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The bixa — also known as Bixa orellana, achiote, annatto and the lipstick tree — is a bushy shrub or small tree originally native to Latin America. In the 17th century, Spanish explorers carried the plant to similar warm regions around the world, such as Africa, the Caribbean and Southeast Asia. The leaves, bark and roots of the shrub have been used in a wide range of traditional herbal cures. In some regions, they frequently are planted as landscaping shrubs, but the bixa is most often grown for its seeds, which are used to produce a yellowish-orange pigment called annatto or bixin.
Native to the warmest regions of North and South America, the bixa has been cultivated around the world. In southern portions of the United States, the shrub is most often ornamental. In other regions, including Brazil, India, Sri Lanka, Kenya, the Caribbean and Phillipines, it is grown primarily to harvest its seeds to make annatto.
Bixa shrubs are evergreen, covered in glossy, broad, pointed leaves. A mature bixa can reach anywhere from 5–30 feet (1.5-10 m) tall and can live for as long as 50 years. The shrub is densely covered in pink or white flowers that produce prickly, heart-shaped pods, each filled with about 50 seeds. As much as 600 pounds (270 kg) of seeds can be harvested from one single plant.
Annatto is one of the world’s oldest known pigments and has been used for centuries. Native Americans made a paste from annatto for war paint. It has a bright orangey-yellow hue and is used around the world to dye textiles, paints, cosmetics, polishes and foods. In the U.S., beta carotene is more commonly used to color foods, but an interest in natural ingredients has led many manufacturers to consider using annatto. Annatto sometimes is used as a spice as well, and it can be used to season food as well as color it. It sometimes is used as a less expensive alternative to saffron.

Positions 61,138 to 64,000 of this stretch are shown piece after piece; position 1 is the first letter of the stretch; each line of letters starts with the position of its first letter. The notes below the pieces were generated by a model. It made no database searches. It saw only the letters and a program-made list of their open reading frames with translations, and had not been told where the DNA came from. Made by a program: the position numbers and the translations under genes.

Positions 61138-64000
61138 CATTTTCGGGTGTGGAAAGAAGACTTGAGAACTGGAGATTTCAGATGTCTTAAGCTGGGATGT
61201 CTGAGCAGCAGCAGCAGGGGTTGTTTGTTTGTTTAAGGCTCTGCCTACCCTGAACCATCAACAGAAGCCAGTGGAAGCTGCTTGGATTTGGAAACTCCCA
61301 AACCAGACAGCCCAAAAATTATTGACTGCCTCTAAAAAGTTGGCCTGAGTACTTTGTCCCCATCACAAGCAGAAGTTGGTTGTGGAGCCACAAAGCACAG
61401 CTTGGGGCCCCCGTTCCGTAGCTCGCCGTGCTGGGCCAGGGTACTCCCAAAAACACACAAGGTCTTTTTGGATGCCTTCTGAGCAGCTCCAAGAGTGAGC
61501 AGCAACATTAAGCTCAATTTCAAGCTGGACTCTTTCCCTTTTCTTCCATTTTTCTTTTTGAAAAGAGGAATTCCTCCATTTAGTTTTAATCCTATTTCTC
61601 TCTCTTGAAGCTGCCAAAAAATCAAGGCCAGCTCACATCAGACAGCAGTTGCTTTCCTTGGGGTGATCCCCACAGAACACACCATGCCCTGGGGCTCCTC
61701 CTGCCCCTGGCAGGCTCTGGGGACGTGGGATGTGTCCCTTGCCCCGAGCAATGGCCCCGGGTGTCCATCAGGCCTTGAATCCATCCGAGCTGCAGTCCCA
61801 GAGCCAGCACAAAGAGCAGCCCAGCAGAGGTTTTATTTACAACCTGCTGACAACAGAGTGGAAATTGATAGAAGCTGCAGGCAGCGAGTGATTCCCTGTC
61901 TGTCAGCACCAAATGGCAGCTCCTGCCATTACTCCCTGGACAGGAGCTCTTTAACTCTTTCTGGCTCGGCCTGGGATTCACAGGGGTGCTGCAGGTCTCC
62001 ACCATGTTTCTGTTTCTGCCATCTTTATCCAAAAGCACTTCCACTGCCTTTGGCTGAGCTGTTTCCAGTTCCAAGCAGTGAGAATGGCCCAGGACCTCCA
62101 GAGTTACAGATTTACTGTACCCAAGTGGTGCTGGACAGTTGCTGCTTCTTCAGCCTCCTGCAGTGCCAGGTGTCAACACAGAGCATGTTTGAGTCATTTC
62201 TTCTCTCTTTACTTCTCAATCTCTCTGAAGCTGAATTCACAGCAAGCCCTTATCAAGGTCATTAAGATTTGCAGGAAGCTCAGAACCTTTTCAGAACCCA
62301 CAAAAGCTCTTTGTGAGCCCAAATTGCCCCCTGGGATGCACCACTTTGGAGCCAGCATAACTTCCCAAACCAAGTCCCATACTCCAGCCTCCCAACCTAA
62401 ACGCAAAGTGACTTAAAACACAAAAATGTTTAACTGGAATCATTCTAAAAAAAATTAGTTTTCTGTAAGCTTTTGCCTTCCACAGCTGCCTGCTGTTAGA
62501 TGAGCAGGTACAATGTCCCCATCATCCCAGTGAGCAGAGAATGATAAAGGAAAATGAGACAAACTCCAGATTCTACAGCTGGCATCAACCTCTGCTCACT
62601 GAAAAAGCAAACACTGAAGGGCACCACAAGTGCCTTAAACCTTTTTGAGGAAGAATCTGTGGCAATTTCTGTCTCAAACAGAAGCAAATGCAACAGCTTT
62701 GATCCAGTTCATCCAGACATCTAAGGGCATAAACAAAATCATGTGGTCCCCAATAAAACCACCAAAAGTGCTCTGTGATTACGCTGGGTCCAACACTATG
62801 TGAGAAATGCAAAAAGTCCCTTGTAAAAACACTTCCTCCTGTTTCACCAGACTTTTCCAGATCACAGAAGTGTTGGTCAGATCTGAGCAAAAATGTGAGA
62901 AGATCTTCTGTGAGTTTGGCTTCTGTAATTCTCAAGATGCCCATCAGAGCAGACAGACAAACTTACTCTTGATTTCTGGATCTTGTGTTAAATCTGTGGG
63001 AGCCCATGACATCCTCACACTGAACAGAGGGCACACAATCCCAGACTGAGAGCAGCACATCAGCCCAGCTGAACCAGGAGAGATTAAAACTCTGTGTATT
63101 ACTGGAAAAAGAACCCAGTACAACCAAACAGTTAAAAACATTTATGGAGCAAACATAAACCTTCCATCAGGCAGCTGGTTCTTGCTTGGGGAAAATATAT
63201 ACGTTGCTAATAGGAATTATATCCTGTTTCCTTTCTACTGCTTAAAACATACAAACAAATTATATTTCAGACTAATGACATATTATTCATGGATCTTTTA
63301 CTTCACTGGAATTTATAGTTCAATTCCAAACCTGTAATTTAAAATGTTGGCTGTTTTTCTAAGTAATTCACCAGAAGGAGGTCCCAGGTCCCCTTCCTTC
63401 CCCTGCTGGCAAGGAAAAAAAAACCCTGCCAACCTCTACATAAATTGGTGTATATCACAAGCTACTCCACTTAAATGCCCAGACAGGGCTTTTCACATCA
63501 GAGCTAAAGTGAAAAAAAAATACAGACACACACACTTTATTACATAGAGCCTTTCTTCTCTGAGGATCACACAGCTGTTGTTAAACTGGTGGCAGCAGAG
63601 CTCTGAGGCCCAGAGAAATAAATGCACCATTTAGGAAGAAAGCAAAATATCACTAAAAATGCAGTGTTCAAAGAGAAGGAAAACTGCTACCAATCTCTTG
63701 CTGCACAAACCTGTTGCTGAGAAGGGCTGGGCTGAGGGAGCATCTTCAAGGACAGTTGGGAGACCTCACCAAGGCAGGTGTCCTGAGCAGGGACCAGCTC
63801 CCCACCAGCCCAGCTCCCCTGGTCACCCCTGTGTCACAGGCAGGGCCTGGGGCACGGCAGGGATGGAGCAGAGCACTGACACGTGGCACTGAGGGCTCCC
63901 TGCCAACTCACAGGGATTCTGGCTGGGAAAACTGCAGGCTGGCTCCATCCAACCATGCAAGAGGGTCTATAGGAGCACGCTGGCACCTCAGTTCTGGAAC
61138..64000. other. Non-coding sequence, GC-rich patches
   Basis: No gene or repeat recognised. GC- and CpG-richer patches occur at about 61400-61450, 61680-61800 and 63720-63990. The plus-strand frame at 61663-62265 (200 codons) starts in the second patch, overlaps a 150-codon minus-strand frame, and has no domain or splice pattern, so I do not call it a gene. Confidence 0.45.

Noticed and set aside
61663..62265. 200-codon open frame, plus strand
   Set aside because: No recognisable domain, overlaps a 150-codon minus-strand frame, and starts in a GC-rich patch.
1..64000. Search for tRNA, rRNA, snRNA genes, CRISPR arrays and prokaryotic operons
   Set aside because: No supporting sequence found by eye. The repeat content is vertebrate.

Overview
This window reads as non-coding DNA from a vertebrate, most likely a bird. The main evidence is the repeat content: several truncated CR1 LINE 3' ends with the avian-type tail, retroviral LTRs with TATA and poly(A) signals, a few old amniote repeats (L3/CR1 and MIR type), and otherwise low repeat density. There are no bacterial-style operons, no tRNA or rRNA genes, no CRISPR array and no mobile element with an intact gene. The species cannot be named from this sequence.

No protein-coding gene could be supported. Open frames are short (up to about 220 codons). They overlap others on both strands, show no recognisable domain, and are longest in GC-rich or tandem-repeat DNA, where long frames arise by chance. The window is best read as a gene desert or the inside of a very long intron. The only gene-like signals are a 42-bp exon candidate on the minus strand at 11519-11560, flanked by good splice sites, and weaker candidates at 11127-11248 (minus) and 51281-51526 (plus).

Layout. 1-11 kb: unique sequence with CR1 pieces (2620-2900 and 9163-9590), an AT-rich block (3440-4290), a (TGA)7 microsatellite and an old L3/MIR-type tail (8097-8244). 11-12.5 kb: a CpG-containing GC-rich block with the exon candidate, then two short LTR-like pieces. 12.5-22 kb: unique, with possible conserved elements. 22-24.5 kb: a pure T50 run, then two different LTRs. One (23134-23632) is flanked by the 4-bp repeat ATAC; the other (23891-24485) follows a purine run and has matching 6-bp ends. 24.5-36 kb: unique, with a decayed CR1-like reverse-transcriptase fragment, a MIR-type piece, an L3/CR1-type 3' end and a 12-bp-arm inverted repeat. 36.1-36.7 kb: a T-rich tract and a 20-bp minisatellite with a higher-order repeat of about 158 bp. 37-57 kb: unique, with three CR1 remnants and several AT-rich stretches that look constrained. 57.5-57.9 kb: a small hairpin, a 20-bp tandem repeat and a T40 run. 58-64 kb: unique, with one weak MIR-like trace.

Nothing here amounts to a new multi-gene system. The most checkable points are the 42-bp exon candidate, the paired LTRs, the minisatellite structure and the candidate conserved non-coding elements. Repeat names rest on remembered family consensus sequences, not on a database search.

Paste made from bixa has been used for centuries as a sunscreen and insect repellent. It also has been used as in traditional herbal remedies for constipation and respiratory complaints. Nausea and similar stomach complaints have been treated with a tea made from bixa leaves. Roots, bark, pulp and seeds have been used to treat everything from minor cuts and burns to fever, diarrhea, jaundice, snake bites and leprosy. Consultation with a medical professional is recommended before using these substances to treat any condition.
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